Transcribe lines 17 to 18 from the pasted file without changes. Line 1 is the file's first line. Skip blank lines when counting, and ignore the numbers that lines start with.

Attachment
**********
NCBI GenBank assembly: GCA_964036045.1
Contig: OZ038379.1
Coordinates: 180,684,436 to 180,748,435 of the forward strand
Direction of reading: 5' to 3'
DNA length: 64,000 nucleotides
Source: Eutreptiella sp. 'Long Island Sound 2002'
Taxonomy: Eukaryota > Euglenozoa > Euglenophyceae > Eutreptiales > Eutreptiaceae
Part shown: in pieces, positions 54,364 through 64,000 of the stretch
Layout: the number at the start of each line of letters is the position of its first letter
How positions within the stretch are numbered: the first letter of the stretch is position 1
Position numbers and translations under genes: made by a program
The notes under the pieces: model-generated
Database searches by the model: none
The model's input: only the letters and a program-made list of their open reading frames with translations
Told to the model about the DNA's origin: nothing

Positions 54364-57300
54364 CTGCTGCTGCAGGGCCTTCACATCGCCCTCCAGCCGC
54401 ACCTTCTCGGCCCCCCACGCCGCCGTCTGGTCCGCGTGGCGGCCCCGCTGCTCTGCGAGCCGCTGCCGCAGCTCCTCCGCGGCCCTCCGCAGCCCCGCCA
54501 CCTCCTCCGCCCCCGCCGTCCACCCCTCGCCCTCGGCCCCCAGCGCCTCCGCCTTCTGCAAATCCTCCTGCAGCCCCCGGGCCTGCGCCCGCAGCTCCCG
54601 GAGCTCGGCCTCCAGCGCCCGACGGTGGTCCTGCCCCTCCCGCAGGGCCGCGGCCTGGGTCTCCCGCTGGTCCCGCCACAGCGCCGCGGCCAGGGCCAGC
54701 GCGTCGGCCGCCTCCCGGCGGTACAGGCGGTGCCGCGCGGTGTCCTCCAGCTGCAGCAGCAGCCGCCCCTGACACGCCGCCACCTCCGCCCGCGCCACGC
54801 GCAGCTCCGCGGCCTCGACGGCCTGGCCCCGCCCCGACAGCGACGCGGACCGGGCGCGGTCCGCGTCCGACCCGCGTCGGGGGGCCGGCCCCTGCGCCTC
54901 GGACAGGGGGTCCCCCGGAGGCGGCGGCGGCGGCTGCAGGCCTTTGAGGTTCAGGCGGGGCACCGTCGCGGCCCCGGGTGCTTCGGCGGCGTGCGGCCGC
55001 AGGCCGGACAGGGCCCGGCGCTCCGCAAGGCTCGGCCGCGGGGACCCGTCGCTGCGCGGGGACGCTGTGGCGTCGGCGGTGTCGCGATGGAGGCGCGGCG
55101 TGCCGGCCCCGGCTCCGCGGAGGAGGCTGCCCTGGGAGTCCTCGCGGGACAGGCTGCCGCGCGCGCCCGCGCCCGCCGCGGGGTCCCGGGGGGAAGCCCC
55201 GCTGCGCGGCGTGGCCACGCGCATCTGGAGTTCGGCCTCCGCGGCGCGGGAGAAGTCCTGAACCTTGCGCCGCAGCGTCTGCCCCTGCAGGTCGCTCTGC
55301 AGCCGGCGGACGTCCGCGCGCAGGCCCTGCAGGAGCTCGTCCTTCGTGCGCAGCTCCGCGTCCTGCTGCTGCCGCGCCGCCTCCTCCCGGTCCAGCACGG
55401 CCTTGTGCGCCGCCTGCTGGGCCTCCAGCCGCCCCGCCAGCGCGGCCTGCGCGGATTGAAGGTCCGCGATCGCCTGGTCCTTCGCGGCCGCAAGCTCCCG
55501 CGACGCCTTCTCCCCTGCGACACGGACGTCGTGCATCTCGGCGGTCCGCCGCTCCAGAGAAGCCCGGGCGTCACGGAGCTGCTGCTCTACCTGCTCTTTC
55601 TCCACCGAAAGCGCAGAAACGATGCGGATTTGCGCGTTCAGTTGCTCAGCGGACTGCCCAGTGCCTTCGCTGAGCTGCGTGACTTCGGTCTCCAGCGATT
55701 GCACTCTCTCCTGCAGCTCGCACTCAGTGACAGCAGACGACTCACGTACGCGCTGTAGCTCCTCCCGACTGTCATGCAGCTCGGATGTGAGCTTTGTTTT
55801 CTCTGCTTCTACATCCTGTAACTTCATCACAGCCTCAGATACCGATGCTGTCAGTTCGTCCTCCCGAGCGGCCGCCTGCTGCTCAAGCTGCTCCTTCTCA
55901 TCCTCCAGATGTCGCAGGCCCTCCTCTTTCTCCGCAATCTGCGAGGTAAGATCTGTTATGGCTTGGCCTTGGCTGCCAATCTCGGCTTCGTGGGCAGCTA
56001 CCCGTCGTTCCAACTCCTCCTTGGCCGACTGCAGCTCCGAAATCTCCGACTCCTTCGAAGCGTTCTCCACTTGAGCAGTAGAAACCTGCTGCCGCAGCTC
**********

54364 CTGCTGCTGCAGGGCCTTCACATCGCCCTCCAGCCGC
54401 ACCTTCTCGGCCCCCCACGCCGCCGTCTGGTCCGCGTGGCGGCCCCGCTGCTCTGCGAGCCGCTGCCGCAGCTCCTCCGCGGCCCTCCGCAGCCCCGCCA